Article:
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Lawsuit by Lehman Brothers Estate Against Barclays Capital

Lawsuit by Lehman Brothers Estate Against Barclays Capital



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Published by DealBook
Lawsuit by Lehman Brothers' bankrupt estate against Barclays Capital, accusing the British firm of improperly pocketing $5 billion in assets when it bought the bulk of the investment bank's North American operations.
Lawsuit by Lehman Brothers' bankrupt estate against Barclays Capital, accusing the British firm of improperly pocketing $5 billion in assets when it bought the bulk of the investment bank's North American operations.

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Published by: DealBook on Nov 17, 2009
Copyright:Attribution Non-commercial


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 JONES DAY222 East 41st StreetNew York, New York 10017Telephone: (212) 326-3939Facsimile: (212) 755-7306Robert W. GaffeyJayant W. TambeWilliam J. HineAttorneys for Debtorand Debtor in Possession
--------------------------------------------------------------- In re:LEHMAN BROTHERS HOLDINGS INC.,
et al.,
 Debtors.---------------------------------------------------------------X:::::::X:Chapter 11Case No. 08-13555 (JMP)(Jointly Administered)LEHMAN BROTHERS HOLDINGS INC.,Plaintiff,v.BARCLAYS CAPITAL, INC.,Defendant.
---------------------------------------------------------------:::::::::XAdv. Proc. No. 09-_____ (JMP)
Lehman Brothers Holdings Inc. (“LBHI” or “Debtor” and, collectively with itsdebtor and non-debtor affiliates, “Lehman”), by and through its undersigned counsel, as and forits Complaint against defendant Barclays Capital Inc. (“Barclays”) alleges, on information andbelief as follows:
 - 2 -
Prior to its bankruptcy, the family of Lehman companies constituted oneof the largest investment banks in the world. Lehman’s businesses included its North Americanbroker-dealer operations, as well as other businesses and assets located around the globe. OnSeptember 15, 2008, LBHI commenced a voluntary proceeding under title 11 of the UnitedStates Code (the “Bankruptcy Code”), and other Lehman entities filed for bankruptcy shortlythereafter. Lehman Brothers Inc. (“LBI”) filed its bankruptcy proceeding on September 19,2008. LBI was the entity through which Lehman operated its North American broker-dealerbusiness.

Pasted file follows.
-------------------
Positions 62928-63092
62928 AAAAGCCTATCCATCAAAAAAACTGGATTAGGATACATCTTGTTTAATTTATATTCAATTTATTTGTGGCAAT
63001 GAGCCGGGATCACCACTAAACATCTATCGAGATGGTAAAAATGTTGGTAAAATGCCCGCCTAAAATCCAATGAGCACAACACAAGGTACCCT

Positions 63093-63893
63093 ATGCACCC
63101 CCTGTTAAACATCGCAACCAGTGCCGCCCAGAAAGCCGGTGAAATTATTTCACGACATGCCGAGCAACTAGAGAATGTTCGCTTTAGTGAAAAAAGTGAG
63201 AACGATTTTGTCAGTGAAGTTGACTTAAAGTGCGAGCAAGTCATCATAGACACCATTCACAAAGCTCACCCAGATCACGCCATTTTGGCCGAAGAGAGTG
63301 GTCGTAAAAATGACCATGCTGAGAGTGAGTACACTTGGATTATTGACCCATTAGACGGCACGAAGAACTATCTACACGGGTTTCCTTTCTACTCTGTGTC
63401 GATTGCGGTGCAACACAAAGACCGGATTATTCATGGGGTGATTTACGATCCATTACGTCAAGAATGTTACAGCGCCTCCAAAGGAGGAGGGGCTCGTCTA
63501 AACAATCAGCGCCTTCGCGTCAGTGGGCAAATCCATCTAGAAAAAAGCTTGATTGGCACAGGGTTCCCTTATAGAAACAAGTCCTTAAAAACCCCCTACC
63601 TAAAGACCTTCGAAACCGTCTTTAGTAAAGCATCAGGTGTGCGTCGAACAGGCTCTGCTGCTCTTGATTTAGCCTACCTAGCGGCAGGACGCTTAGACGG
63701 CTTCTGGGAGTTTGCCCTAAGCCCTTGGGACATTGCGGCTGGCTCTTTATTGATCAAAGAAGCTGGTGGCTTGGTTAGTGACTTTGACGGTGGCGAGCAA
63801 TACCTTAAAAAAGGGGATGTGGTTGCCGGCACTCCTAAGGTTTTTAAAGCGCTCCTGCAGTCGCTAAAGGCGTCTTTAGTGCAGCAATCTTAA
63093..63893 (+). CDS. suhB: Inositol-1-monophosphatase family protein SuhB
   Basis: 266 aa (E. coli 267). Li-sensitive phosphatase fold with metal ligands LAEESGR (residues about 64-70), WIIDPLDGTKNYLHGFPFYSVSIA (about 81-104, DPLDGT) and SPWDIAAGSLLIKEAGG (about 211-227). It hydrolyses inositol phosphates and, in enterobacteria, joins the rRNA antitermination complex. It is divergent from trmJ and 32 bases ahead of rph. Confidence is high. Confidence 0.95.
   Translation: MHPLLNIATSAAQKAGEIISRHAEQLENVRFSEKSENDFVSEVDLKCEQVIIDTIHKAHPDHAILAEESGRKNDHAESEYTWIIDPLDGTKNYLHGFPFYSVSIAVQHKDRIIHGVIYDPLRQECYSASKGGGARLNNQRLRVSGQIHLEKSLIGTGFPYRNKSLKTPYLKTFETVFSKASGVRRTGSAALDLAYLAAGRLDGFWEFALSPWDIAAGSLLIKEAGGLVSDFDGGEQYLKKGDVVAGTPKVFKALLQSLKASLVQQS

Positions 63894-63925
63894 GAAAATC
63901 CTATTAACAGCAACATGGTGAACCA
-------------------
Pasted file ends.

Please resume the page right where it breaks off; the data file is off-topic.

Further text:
Right after LBHI’s bankruptcy filing, certain Barclays and Lehmanexecutives began negotiations for Barclays’ purchase of Lehman’s North American broker-dealer business and related support systems and assets as well as key pieces of real estate,including the flagship Lehman building at 745 Broadway, New York City. Barclays ultimatelypurchased these assets in a sale transaction negotiated, approved and executed within the span of  just a few days (the “Sale Transaction”).
The Court approved the Sale Transaction shortly aftermidnight on September 20, 2008, and the deal closed on Monday, September 22, 2008, just aweek after LBHI had filed for bankruptcy and just three days after LBI’s bankruptcy filing.3.
Since then, Lehman has learned (after taking Court-ordered Rule 2004discovery) that, contrary to the terms expressed in the deal documents and the disclosures to theCourt about the Sale Transaction, the Sale Transaction was secretly structured from the outset togive Barclays an immediate and enormous windfall profit. Certain Lehman executives knew, butdid not reveal to others in Lehman management or to Lehman’s attorneys, that Lehmannegotiators had agreed to give Barclays an undisclosed $5 billion discount off the book value of the assets transferred to Barclays, and later agreed to undisclosed transfers of billions more in so-
 - 3 -
 called “additional value” that Barclays demanded for no additional consideration. This windfallto Barclays was not disclosed to the Boards of Directors of LBHI or LBI (the “Lehman Boards”).It was not disclosed to all Lehman executives involved in the Sale Transaction. It was notdisclosed to Lehman’s counsel charged with documenting the deal and describing it to the Court.It was not disclosed to the Court when the Sale Transaction was submitted for approval. And itwas not approved by the Court.4.
All disclosures made to the Lehman Boards and to the Court indicated thedeal would be essentially a “wash” as to assets with Barclays paying full equivalent value for theassets sold. The Asset Purchase Agreement (the “Asset Purchase Agreement”) submitted to theCourt for approval expressly stated that certain securities, a component of the purchase price,being sold to Barclays had a “book value” of about $70 billion as of September 16, 2008 when,in fact, this was a negotiated price and the book value of the securities was between $5 and $7billion higher. In addition, in the days that followed the submission of the Sale Transaction tothe Court, the deal was modified in material ways, also to Barclays benefit, but the discount, andthe modification, remained undisclosed.5.
For example, by Friday, September 19, 2008, when the Court’s SaleHearing commenced, certain Lehman officers involved in the Sale Transaction had alreadydecided to deliver the undisclosed discount to Barclays by terminating a repurchase agreemententered into between Lehman’s broker-dealer, LBI, and Barclays on September 18, 2008 (the“Repurchase Agreement”), thus enabling Barclays to keep approximately $5 to $7 billion inexcess collateral, over and above the amount Barclays had advanced in the RepurchaseAgreement. It was never disclosed to the Lehman Boards or the Court that the RepurchaseAgreement had thus been transformed from a temporary financing device for Lehman’s broker-

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